It was the usual late morning visit to Rawcliffe Moss to feed for me today. As I got out of the car a Kestrel was hovering over the 'Reed Bunting' ditch and a Great Spotted Woodpecker called from Curlew Wood.
The Yellowhammers were still lurking around the Pheasant feeder and today they numbered twenty. Just as I set off walking down the track a flock of twenty Corn Buntings circled round and then headed north over Curlew Wood. At this time of year the numbers of Corn Buntings start to build up on the Moss and I love it when they start singing, even when flocked together.
Tree Sparrows numbered 156 at the feeding station with sixteen Chaffinch associated with them. As I was putting the seed down a flock of 35 Linnets flew over heading towards the weedy field to the north of Curlew Wood. Back at the car I was greeted by a calling Buzzard as it drifted over and two Song Thrush flew from the hedge as I drove back to the barn.
At about 4:30 p.m. my mobile went off and I could see it was Ian calling. As Ian is a prolific finder of scarce and rare birds I thought "what has he found now" and "will I have time to see it as its nearly dark"! Instead of news of a rare bird he asked me what time I would be home from work. I asked him why, and he said that he had a Woodcock in a box in his dining room and he was interested in ringing it. Ian is one of my trainee ringers and of course he was keen to ring the said Woodcock.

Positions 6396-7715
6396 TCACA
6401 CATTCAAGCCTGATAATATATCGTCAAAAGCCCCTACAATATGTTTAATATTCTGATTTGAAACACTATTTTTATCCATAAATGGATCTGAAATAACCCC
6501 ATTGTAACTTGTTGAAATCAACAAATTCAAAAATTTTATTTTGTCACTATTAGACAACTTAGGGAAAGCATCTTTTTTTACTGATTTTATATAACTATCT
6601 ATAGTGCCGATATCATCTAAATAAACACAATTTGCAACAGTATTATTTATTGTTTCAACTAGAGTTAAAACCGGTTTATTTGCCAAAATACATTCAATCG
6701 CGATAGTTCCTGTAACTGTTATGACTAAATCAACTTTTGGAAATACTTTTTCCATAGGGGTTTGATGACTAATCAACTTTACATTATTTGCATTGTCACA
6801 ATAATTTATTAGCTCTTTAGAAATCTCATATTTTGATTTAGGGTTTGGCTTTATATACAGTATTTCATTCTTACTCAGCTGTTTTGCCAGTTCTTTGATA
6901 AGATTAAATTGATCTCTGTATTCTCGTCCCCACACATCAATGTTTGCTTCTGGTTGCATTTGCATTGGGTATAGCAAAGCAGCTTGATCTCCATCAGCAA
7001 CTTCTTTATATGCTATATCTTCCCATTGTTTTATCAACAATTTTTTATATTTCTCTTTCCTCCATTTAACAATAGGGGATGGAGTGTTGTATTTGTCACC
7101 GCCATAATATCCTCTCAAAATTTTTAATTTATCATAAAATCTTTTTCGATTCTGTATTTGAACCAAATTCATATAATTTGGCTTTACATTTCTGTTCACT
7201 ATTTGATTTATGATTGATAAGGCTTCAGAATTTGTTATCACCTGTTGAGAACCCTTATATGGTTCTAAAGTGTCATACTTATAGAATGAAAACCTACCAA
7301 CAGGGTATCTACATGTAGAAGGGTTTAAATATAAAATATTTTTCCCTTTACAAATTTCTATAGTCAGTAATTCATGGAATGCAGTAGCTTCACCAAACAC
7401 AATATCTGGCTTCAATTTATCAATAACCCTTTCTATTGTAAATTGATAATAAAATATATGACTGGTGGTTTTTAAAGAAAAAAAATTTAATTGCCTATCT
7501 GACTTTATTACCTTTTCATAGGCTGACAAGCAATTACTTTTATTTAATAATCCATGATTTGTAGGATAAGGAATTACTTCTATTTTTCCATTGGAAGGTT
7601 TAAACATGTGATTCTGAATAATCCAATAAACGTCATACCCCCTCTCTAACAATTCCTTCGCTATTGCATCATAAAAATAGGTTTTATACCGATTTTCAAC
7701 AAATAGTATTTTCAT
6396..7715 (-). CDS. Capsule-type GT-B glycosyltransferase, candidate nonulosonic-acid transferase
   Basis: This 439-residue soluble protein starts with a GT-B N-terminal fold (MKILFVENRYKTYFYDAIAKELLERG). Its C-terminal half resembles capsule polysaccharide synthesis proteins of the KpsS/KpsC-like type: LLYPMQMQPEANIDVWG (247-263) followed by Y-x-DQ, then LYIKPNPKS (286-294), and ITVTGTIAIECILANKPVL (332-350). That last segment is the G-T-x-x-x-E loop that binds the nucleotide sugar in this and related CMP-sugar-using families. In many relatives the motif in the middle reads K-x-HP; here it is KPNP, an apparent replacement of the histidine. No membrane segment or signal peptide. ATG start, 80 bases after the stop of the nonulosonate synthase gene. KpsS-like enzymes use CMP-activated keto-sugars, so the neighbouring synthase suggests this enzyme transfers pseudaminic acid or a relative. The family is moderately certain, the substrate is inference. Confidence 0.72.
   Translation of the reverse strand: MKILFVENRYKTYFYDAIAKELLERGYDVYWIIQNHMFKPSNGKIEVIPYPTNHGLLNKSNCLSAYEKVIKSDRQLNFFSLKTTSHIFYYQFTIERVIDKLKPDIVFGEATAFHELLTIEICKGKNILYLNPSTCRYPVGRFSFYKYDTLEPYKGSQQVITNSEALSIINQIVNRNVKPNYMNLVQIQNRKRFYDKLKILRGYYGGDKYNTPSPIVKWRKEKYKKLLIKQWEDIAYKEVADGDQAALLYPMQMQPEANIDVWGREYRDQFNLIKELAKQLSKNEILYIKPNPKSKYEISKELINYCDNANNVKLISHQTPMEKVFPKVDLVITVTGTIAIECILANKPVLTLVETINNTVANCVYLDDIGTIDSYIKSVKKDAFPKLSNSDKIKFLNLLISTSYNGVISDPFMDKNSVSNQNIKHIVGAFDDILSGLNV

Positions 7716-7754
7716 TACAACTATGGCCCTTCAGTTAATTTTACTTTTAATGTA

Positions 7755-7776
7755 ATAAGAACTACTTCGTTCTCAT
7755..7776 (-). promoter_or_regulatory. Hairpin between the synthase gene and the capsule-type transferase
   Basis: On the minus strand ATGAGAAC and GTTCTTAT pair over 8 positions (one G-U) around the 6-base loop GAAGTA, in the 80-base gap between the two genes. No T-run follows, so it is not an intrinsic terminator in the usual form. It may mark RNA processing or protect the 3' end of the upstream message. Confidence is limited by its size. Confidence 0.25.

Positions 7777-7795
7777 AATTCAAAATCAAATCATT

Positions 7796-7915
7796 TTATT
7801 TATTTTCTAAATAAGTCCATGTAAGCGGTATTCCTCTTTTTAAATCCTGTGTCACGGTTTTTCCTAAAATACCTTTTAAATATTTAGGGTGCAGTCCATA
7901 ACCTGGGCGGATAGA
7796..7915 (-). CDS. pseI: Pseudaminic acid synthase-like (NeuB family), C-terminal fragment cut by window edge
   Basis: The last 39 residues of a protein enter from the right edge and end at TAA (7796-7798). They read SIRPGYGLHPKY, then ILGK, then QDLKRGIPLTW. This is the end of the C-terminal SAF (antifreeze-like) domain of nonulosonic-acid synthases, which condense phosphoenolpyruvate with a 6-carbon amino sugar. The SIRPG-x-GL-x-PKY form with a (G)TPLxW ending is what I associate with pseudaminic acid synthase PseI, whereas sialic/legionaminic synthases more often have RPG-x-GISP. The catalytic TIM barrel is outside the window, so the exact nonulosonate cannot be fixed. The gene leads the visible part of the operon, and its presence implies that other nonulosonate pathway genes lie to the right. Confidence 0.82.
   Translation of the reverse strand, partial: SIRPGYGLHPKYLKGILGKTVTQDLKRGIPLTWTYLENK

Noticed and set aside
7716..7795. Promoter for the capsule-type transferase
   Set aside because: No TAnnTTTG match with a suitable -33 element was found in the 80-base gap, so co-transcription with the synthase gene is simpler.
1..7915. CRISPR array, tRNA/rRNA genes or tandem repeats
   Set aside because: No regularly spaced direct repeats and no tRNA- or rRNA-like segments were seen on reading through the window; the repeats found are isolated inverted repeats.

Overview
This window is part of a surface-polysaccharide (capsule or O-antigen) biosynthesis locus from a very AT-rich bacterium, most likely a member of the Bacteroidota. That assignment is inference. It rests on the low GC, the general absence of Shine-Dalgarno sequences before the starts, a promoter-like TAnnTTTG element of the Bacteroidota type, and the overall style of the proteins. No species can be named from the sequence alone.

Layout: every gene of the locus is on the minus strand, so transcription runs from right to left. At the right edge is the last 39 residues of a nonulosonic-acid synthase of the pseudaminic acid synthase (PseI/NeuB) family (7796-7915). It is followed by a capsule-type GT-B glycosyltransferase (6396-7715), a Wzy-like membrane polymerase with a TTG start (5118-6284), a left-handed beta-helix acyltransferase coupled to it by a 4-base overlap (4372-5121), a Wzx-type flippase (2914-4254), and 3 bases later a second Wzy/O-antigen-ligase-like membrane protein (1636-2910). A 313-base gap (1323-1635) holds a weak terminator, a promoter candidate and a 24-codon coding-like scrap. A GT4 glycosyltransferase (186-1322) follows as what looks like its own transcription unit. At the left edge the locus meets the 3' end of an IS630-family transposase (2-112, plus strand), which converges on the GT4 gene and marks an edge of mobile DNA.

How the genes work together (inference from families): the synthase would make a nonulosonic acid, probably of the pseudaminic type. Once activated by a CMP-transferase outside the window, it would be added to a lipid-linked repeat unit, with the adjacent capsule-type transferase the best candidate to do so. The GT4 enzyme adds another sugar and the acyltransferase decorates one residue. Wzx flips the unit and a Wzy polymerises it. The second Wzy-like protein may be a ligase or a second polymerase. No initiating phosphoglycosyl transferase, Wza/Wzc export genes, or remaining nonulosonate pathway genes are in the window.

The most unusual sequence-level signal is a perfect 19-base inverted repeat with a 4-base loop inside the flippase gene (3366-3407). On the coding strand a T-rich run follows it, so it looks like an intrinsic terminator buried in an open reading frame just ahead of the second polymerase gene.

Ian had come home late afternoon to put his chickens back inside their coop and as soon as he went outside he could see that they were behaving peculiarly and were hiding behind the coop. When he went over to investigate they were all looking at a Woodcock that had got a wing caught in the chicken wire and was suspended above them!
Ian released the Woodcock and examined it carefully and it was absolutely fine with no injuries. I called at Ian's a little while later and Ian then ringed it. It was an adult bird and what a stunner it was as you can see from the pictures above. We took the bird to Fleetwood Golf Course where there is plenty of cover and foraging habitat and the bird flew off perfectly!
In Memory Of My Dearest Father - *PETER CLARKE* Ornithologist, Naturalist, Photographer, Author, Founder and first Warden of Holme Bird Observatory and NOA Dearly loved husband of Margaret...
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